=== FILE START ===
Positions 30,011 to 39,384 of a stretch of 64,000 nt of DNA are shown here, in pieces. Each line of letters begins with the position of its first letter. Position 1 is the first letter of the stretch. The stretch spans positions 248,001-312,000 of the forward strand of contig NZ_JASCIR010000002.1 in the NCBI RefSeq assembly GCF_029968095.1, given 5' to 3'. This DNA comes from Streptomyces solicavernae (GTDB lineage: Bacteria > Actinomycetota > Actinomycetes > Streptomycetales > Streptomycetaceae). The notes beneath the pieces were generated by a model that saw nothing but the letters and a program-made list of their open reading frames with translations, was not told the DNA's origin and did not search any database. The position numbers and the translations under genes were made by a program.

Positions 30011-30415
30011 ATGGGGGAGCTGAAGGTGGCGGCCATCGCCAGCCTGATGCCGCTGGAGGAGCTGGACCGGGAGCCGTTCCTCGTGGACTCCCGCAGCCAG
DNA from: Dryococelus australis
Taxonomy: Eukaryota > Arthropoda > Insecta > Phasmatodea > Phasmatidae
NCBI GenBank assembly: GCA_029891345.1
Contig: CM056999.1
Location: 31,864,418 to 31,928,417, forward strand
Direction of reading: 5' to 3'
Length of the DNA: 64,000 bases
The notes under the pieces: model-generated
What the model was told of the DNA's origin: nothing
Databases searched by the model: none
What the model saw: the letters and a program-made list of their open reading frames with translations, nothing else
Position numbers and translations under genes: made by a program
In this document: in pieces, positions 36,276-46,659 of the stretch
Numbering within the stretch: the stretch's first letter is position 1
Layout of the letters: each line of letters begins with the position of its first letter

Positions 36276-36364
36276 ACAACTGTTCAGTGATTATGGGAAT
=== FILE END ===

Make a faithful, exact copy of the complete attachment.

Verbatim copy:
Positions 30,011 to 39,384 of a stretch of 64,000 nt of DNA are shown here, in pieces. Each line of letters begins with the position of its first letter. Position 1 is the first letter of the stretch. The stretch spans positions 248,001-312,000 of the forward strand of contig NZ_JASCIR010000002.1 in the NCBI RefSeq assembly GCF_029968095.1, given 5' to 3'. This DNA comes from Streptomyces solicavernae (GTDB lineage: Bacteria > Actinomycetota > Actinomycetes > Streptomycetales > Streptomycetaceae). The notes beneath the pieces were generated by a model that saw nothing but the letters and a program-made list of their open reading frames with translations, was not told the DNA's origin and did not search any database. The position numbers and the translations under genes were made by a program.

Positions 30011-30415
30011 ATGGGGGAGCTGAAGGTGGCGGCCATCGCCAGCCTGATGCCGCTGGAGGAGCTGGACCGGGAGCCGTTCCTCGTGGACTCCCGCAGCCAG
DNA from: Dryococelus australis
Taxonomy: Eukaryota > Arthropoda > Insecta > Phasmatodea > Phasmatidae
NCBI GenBank assembly: GCA_029891345.1
Contig: CM056999.1
Location: 31,864,418 to 31,928,417, forward strand
Direction of reading: 5' to 3'
Length of the DNA: 64,000 bases
The notes under the pieces: model-generated
What the model was told of the DNA's origin: nothing
Databases searched by the model: none
What the model saw: the letters and a program-made list of their open reading frames with translations, nothing else
Position numbers and translations under genes: made by a program
In this document: in pieces, positions 36,276-46,659 of the stretch
Numbering within the stretch: the stretch's first letter is position 1
Layout of the letters: each line of letters begins with the position of its first letter

Positions 36276-36364
36276 ACAACTGTTCAGTGATTATGGGAAT